Second Quarter Economic Forecast for Austin, Texas
This Q1 forecast is from the notes taken at the Home Builders’ Association of Greater Austin. I recently attended their annual economic forecast and the following are the keynotes I took from the meeting.
The Good News
- We’re in a better part of the cycle for the world economy than we’ve been in for years.
- Our current economy began in June of 2009 and GDP grew in almost every quarter since then.
- It’s been a long expansion but a little weak overall, recent 3% notwithstanding, we’ve averaged 2.2% growth over this period.
Employment gains have been steady for 10 years straight. The “long-term unemployment” segment has fallen steadily in recent months, a good sign. The bad news in unemployment also consists of the “participation rate”. This is the number of people that are participating in the job market.The number fell to 63% and has stayed there for a long time. This would be a good number to see go up.
Wage growth has been a little weak, which is a reflection of the GDP being in the 2% range instead of the recent 3% that we’re seeing now.
The inflation rate is 2%.
- Worldwide inflation is starting to pick up again.
- The UK and the Euro have picked up to about 3%, which is encouraging.
- Japan has been through a deflation rate for many years, and they have just now started showing a positive rate for the first time in a long time.
While wage growth may be a little weak, it's stronger than inflation, which is good news. In cities where unemployment rates were below 4%, we saw wages finally start to increase.
- On interest rates - The 10-year bond has been steady and without too much of an increase.
- National housing prices over 2017 saw a 6% increase.
- Commercial resale estate famines flattened out but have not given any signs of decrease.
- The US stock market shows that January is a sign for the rest of the year and this January was a great month.
- Markets in Europe and Japan were up even more than a very good US economy.
Consumers feel good about the economy and are starting to spend again, after years of saving. Eurobond growth has been strong for a few years now. Spain and France who were in a deep recession have started to recover.
China’s growth has slowed down but the economy has shown impressive growth. It is still growing at 6%. If it continues to grow at this rate it will double in 12 years.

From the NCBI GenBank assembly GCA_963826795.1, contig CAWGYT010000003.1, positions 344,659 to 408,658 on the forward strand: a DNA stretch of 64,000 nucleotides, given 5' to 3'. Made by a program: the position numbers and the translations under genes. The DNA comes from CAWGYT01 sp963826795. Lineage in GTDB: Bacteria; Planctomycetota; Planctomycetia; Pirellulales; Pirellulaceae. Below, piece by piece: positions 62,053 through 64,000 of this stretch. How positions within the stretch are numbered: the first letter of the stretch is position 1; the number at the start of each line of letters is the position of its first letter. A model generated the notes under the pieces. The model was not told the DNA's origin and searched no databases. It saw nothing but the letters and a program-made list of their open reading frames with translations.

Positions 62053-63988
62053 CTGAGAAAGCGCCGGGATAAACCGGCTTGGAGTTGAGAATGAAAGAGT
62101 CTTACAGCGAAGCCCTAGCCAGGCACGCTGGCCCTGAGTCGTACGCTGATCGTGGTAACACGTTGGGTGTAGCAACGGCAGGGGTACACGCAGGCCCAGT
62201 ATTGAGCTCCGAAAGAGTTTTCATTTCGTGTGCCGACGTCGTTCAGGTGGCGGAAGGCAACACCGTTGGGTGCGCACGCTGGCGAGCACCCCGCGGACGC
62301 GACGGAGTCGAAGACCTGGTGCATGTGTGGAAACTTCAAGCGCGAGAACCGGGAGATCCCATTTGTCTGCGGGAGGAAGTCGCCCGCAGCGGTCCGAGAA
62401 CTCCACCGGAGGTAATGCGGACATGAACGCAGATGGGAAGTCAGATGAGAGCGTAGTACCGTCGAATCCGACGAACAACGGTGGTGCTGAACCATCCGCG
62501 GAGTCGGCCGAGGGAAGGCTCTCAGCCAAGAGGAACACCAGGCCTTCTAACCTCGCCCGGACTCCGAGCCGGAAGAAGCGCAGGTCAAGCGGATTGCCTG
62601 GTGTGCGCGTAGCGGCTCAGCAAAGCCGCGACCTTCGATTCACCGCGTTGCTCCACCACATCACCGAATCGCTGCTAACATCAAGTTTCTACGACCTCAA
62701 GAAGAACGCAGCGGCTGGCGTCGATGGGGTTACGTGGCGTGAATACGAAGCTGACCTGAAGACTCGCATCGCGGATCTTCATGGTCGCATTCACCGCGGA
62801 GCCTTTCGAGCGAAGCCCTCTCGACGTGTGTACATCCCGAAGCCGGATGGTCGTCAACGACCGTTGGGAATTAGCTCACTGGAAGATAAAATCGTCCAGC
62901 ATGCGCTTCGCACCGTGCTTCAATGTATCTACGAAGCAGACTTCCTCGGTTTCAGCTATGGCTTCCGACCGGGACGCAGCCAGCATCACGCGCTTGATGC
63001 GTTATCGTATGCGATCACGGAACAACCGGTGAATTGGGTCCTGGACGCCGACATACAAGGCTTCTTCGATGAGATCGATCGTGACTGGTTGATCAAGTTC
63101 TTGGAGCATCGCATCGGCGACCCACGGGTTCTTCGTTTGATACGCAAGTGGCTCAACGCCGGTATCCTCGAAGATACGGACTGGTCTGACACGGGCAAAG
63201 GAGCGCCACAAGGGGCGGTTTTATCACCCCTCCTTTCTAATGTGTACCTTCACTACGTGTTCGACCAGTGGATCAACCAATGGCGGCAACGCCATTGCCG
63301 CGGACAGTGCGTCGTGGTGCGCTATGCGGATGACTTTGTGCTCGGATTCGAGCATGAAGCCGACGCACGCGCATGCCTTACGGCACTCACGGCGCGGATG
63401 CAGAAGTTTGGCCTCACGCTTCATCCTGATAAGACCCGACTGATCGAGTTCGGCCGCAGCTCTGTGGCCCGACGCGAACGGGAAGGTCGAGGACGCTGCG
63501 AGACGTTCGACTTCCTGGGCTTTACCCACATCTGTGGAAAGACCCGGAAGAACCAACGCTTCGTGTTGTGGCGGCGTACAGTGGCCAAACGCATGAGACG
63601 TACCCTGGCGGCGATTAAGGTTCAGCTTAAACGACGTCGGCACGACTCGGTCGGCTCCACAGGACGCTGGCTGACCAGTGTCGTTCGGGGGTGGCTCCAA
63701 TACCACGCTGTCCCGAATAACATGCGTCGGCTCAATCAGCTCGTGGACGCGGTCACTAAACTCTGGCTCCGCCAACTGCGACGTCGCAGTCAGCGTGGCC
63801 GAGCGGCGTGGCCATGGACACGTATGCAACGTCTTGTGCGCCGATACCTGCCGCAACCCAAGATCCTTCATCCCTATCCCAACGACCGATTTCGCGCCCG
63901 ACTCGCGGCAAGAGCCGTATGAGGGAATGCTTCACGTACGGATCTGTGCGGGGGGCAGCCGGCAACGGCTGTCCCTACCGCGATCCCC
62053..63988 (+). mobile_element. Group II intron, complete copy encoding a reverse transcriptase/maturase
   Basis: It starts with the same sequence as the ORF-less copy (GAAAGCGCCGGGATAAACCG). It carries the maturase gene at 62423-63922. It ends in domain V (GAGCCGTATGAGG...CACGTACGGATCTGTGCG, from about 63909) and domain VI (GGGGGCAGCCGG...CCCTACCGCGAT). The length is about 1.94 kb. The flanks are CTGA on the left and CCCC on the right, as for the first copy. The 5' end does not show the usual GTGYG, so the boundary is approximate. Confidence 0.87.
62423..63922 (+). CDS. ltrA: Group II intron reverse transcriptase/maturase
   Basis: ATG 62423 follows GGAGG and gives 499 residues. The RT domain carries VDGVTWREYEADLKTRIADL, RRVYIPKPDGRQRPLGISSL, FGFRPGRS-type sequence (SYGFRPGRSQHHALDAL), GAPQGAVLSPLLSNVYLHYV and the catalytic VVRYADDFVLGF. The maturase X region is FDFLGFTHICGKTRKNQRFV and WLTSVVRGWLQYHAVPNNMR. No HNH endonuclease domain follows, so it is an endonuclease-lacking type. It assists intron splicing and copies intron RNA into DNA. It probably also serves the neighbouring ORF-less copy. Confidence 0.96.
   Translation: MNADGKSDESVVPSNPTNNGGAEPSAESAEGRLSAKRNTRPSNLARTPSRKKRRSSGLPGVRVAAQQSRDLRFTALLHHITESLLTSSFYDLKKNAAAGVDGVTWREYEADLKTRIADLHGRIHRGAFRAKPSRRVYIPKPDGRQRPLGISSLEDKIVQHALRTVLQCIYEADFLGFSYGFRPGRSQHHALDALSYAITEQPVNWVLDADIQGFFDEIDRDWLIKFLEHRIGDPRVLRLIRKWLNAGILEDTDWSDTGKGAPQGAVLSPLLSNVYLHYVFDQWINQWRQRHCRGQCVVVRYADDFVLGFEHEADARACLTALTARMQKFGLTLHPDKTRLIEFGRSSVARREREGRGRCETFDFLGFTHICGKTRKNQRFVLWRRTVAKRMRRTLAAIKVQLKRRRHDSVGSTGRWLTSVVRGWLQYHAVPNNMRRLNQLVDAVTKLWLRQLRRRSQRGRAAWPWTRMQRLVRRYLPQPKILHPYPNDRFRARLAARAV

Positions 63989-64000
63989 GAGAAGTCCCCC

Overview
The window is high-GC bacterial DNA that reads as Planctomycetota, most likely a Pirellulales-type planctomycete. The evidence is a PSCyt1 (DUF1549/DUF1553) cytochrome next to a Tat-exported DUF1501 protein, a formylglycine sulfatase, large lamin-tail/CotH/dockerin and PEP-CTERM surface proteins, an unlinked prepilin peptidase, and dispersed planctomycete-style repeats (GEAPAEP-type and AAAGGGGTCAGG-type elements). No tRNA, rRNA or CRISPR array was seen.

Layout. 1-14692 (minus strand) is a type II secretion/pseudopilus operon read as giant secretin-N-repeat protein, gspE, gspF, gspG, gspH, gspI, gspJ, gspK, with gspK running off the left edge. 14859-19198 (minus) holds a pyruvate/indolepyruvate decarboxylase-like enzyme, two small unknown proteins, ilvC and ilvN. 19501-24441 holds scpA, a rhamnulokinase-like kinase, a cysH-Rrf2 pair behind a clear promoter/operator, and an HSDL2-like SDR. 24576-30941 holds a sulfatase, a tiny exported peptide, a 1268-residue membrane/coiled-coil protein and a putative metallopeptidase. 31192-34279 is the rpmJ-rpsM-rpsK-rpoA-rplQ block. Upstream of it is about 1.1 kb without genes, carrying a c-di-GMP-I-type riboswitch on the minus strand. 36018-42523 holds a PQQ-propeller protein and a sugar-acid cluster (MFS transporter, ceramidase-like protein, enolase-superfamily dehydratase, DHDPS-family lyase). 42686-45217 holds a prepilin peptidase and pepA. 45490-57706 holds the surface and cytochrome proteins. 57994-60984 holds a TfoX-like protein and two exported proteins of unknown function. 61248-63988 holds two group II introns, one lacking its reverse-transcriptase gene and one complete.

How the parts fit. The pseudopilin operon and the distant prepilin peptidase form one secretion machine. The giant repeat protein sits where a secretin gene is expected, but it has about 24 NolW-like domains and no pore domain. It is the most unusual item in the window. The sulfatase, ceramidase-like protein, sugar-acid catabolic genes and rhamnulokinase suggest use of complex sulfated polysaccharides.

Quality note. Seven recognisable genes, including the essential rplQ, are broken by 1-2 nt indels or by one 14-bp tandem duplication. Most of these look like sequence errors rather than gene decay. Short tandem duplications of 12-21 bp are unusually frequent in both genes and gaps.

The conformist GDP for 2018 has shown positive growth across the world. This is the first time we’ve seen this on a global level in many years. Even, Japan, with a 1% growth rate is a positive sign compared to where they’ve been for the past several years.
What to worry about
- The Fed is raising interest rates for the first time since 2005. The last time the Fed pushed up rates, it led to no good. The Fed bought a lot of bonds (remember quantitative easement) over the last 8 years. They have to sell that paper now and to do that they need to increase the interest rate to do so. Economists are worried about this.
- Now that we are at the trickiest point of bringing rates in, we are bringing in a new Fed chairman, Jerome Powell, which is a bit of concern.
- The effects of the new tax plan are still unknown. Signs look good for now but it's too early to tell.
- For a long time, we had the highest corporate tax rate in the world. We went from 35% to 21%, which is a big improvement.
- US corporate income overseas will hopefully start to come back to the US. The limit on state and local taxes is concerning.
- States with high state income tax will suffer because the deduction is now removed. They are feeling some of the highest tax blow they’ve seen in years.
- We are currently in one of the lowest members of countries having debt, but that’s because we’re in with Germany, Italy and Japan and Portugal. That’s not great company.
- China has a lot of debt right now and that could be bad if they have a hard landing. A worry that no-one is worried.
- China has a huge debt problem that looks scary but most believe it is manageable. Let’s hope so.
Trade war worry?
- Most of the growth we saw last year because of an increase in global trade. The current administration has removed us from just about every trade agreement we’ve been in globally. He worries that we are constantly arguing with trade partner we have.